Vessa pushed the door open and slammed it shut, tears pricking at her eyes. The cabin was dark, with furniture covered in dusty white cloths, and the floorboards were uneven and nails stuck out from the warped wood. Everything hurt and Vessa was terrified. Plus, the building smelled off, like there was a dead animal buried beneath the foundation, not deep enough that it didn’t make its presence known, but deep enough for plausible deniability. She licked her lips pressing her hands into the door.  

“Mina?” Her voice was hoarse, as if she had been screaming for the past five hours straight. Mina appeared in front of her instantly, pressing her hands into Vessa’s shoulders.  

“Look at me Vess. You need to get out of here. It’s not safe. Trust me, please.” Vessa looked up, staring into Mina’s face. She nodded, wiping her face with the back of her hand and nodding again. Vessa turned around, trying to yank the door open. It was stuck, the handle rattling. Mina cursed under her breath, trying to slam her shoulder into the door. Vessa pushed away, tripping over a side table, sending it down to the floor in a crash. The heel of Vessa’s hand landed on one of the floorboards, and she cried out, a splinter digging deep into her flesh. Mina rushed to her side, but stopped, brushing her fingers against the floorboard.  

“Vessa. Can you wrench the other end of this?” Vessa nodded, shoving the couch to the side to get enough room. The wood was old and worn, but this board came up easily, as if it had been opened and closed a lot, and recently. Inside of the secret hideaway, there were two dark lumps, one slightly larger than the other. Vessa somehow hadn’t dropped her flashlight, but had turned it off once she started running. She clicked it on, but immediately turned it off once she saw what was inside.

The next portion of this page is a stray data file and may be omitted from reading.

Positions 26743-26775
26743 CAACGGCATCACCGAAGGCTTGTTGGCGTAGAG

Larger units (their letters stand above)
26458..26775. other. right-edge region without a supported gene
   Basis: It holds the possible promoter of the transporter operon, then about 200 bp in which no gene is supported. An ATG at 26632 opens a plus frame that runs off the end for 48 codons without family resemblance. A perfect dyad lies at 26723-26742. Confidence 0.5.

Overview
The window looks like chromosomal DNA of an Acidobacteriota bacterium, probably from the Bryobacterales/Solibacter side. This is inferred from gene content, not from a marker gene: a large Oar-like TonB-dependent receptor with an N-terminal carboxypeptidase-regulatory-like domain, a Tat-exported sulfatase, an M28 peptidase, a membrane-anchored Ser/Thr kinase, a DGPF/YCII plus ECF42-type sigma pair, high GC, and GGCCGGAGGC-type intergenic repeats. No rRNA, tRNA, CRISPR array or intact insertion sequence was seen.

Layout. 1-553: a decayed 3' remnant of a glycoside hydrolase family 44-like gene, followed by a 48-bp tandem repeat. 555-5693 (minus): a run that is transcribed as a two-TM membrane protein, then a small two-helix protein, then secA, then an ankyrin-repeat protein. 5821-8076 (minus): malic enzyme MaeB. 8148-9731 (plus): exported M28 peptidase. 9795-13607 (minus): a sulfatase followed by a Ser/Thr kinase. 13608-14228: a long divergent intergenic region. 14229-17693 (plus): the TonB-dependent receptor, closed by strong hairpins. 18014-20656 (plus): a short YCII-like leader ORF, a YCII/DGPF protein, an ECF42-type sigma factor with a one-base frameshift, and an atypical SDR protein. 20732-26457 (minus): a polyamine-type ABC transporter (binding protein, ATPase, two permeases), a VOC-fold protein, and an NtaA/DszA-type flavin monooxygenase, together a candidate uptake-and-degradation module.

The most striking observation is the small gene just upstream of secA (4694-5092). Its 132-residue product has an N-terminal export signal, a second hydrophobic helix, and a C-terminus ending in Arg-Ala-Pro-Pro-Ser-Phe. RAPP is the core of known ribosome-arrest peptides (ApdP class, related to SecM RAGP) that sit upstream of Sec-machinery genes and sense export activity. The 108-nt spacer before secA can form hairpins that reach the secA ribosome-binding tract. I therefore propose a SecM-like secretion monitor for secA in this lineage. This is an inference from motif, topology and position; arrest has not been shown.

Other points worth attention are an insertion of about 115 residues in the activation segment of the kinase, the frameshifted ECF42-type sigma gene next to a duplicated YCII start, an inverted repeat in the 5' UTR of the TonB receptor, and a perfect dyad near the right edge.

Mina had no qualms about reaching her hand into the hole and pulling out the larger lump. She held it up to the window, where cold moonlight filtered weakly through the trees.  

“This is…my heart. I remember-he cut it out.” Vessa’s stomach turned, and she gagged, looking away.  

“Mina? How can you ho-hold that, it’s your heart, he…” Vessa pressed the heel of her hand into her forehead. Mina lowered the lump of flesh and muscle, staring at Vessa in the low light with eyes that were full of horror and wonder.  

“Do I scare you, Vess? Do I frighten you with my impossibility?” Vessa shook her head, any words she might have said dying in her throat.  

“Of course not, Mina. You’re my best friend, you could never scare me,” she lied, the word dropping like stones in the dusty air. Mina had absolutely scared her before, like that time where she had punched a classmate in the nose because he had been following her around. The look on her face after that was etched into Vessa’s mind forever; the coldness, and then a raw satisfaction as she watched the child cry. Mina, the ghost or apparition of Mina scoffed, her eyebrows dipping down until they practically touched.  

“No, Vessa. You’re scared of me. You’re absolutely terrified of me because you don’t understand me, and you have to understand everything in your life, don’t you? You have to know everything about everyone, that’s just how you are. A normal, sane person wouldn’t have followed their hallucinations into the woods where a known murderer is lurking.” Vessa’s heart thudded in her chest, so loud she knew Mina could hear it.  

“Mina, you’re my best friend, and I’d do anything for you.”  

“Even when It’s dangerous and you might die?”  

“Especially then. I might get to join you, after all.” Mina opened and closed her mouth, then let out a strangled noise of frustration.  

“You aren't supposed to say that, Vess! You’re supposed to look at me and say, ‘Well, you’re dead. I’m going to go tell my family and see a psychologist.’ You aren’t supposed to go along with me!” Vessa smiled, but she knew it didn’t reach her eyes.  

“Mina,” she said, reading out to take the heart from Mina’s hand, the cold, damp weight of it nearly making her gasp. “I’ve never been good at doing what I’m meant to. And if you’re not a ghost, and you’re just a hallucination, my subconscious did a damn good job of rendering you.”